Airways Corp. of New Zealand Ltd. (ANZ) and Lockheed Martin Air Traffic Management (LMATM) recently signed an agreement that may well have greater significance than its stated purpose of establishing a 10-year partnership. The Rockville, Md.-based manufacturer of air traffic management (ATM) equipment and New Zealand’s commercialized air traffic services provider signed the agreement May 8 at LMATM’s headquarters. (The agreement also was signed four days earlier, at Christchurch, home of New Zealand’s primary center for domestic air traffic control.)
The agreement launches a program to modernize New Zealand airspace management and to establish a technology center. The center is to "support the partners’ shared vision of global air traffic management," according to an LMATM release.
That shared vision–which, incidentally, is one also shared by many others in the air traffic management industry–foresees a worldwide "rationalization" of ATM services, according to Don Antonucci, president of LMATM. "Within 10 years, we expect air traffic management to be provided on a global basis by four to six alliances," he says. "The shift from land-based to satellite-based services will facilitate this rationalization."
Quite simply, officials at both ANZ and LMATM hope their partnership will incite one of those alliances. During the agreement’s signing, both Antonucci and Craig Sinclair, ANZ’s chief executive (speaking by phone from New Zealand) mentioned the possibility of expanding their partnership to include the UK’s National Air Traffic Services (NATS)–especially if NATS becomes privatized. The combined expertise of these three entities would then be offered to other countries that need modernized ATM systems. And, in turn, this could expand the alliance even more.
NATS’ inclusion makes sense. Lockheed Martin has had an ongoing working relationship with NATS as prime contractor for the new area and terminal control center in Swanwick. It recently won the contract to also provide radar data processing and a display system for NATS’ Scottish area control center in Prestwick, Scotland.
The ANZ-LMATM partnership appears to be a good fit. Antonucci pointed to ANZ’s "proven commercial and operational expertise." Craig notes, "We wanted [to partner with] someone with the distribution and production skills of Lockheed Martin."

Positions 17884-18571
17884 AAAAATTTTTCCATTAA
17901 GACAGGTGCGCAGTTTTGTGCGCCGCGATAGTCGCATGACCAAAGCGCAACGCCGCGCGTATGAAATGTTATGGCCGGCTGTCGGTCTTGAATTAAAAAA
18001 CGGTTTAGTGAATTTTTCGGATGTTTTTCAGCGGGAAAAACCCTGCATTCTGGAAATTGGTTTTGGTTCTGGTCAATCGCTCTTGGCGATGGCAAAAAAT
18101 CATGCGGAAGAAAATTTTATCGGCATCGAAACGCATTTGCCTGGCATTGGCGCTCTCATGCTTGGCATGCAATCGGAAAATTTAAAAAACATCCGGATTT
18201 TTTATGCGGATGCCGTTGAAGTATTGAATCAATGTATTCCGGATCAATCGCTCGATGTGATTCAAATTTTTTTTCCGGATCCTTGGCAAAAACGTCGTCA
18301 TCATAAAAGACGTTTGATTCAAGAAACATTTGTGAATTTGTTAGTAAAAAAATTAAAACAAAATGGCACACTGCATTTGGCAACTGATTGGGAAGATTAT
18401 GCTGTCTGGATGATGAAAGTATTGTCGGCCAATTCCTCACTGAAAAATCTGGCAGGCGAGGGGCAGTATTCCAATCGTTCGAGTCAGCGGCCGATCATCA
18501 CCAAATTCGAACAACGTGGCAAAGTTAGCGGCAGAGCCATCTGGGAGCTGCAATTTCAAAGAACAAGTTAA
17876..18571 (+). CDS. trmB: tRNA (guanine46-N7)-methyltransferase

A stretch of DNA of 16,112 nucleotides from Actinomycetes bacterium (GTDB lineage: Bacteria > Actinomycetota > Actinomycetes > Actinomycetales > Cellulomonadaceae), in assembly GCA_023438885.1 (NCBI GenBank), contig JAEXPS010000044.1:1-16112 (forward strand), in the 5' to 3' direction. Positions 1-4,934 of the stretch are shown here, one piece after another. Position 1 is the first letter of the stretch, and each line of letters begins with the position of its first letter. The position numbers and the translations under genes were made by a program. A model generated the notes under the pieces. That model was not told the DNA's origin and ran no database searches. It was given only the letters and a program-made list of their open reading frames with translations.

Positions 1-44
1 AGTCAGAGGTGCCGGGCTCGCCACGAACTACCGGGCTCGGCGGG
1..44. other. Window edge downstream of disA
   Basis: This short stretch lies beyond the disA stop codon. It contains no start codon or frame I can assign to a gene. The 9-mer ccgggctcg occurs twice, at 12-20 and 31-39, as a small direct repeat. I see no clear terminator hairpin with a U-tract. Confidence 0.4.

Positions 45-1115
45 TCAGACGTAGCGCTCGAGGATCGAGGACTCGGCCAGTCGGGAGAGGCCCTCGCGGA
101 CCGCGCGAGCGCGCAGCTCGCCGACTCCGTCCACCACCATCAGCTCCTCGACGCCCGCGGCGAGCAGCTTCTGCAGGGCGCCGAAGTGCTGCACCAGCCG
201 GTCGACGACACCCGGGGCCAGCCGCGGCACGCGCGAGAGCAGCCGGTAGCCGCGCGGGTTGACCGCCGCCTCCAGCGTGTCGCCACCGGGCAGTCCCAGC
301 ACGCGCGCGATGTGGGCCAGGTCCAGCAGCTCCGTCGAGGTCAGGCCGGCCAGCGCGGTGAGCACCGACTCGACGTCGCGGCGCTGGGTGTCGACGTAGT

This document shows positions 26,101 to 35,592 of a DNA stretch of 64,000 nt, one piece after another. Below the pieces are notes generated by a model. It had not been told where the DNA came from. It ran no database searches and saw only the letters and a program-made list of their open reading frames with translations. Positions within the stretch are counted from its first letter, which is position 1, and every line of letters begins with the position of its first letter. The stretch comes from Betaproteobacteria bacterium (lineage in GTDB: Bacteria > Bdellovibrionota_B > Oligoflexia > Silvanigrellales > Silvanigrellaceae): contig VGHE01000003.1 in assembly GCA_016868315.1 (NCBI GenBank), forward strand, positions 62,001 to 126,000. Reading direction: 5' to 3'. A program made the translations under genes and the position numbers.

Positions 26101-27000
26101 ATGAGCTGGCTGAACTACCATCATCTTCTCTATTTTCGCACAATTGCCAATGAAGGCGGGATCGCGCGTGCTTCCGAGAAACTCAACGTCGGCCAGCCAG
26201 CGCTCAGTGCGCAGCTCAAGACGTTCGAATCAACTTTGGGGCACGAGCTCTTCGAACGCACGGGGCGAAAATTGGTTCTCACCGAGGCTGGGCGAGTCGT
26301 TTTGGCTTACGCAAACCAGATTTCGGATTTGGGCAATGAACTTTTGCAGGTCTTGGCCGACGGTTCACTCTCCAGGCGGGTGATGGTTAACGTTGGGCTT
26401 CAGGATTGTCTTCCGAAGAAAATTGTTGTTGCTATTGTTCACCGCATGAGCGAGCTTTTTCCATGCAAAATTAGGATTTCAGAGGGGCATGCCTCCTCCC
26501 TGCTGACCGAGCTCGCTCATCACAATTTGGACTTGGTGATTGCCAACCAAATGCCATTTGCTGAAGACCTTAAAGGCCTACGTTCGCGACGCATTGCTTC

Referring to his country’s ATC modernization effort, Craig adds, "Our objective was to avoid the conventional tender-bidding system. We wanted to work together and form a powerful team."
Despite speculation surrounding ANZ’s and LMATM’s "shared vision," the two organizations must first focus on some concrete projects. One is to accomplish New Zealand’s 10-year modernization plan, which includes installing Lockheed Martin’s SkyLine air traffic management system and new communications gear in three area control centers and 17 towers. New Zealand has ATC centers Christchurch, Auckland and Ohakea. Ohakea, on New Zealands’ north island, serves primarily as a backup to the Christchurch center, which controls domestic traffic. Auckland is New Zealand’s oceanic air traffic control center. The SkyLine system is scheduled to be operational in New Zealand in the late 2002/early 2003 timeframe.
Along with a new ATM system, the ANZ/LMATM agreement calls for the establishment of a center in Christchurch for software development, operational testing, and controller training. The center will help the ANZ develop and implement its ATC modernization plan, but also will be offered to serve other service providers. "We will work cooperatively with Airways New Zealand for markets [for the center] around the world," Antonucci says.
Neither Antonucci nor Craig would provide details of the their partnership’s financial arrangement. Craig would only say, "We will assess each opportunity, and each one will be structured according to the nature of the opportunity."
The new engineering/training center in Christchurch is scheduled to be in operation by March 2001. Antonucci says LMATM will initially "station one key engineer there and send additional people to Christchurch as needed." The center will begin operation with a total of three to four engineers, Craig adds. Both officials believe the center will be ideal for ATM software development because the engineers "will work close to where the software will be used," says Antonucci.
The ANZ/LMATM partnership is not just focused on modernization in New Zealand, however. In fact, the two organizations allied themselves previously, in September 1999, to compete in the U.S. Federal Aviation Administration’s (FAA’s) program to replace the U.S. oceanic control system.
Here, ANZ brings to the table its experience from being the first service to establish an oceanic system with highly computerized workstations and satellite technology. New Zealand’s new oceanic center, in Auckland, has been operational since 1995 but has since begun transitioning to an enhanced configuration, which includes new workstations and more automation.
New Zealand’s enhanced oceanic system represents the basic system Lockheed Martin and ANZ plans to offer the FAA, which has a need to modernize its three oceanic centers, in New York, N.Y., Oakland, Calif., and Anchorage, Alaska.
Visit the Websites www.airways.co.nz and www.lockheedmartin.com.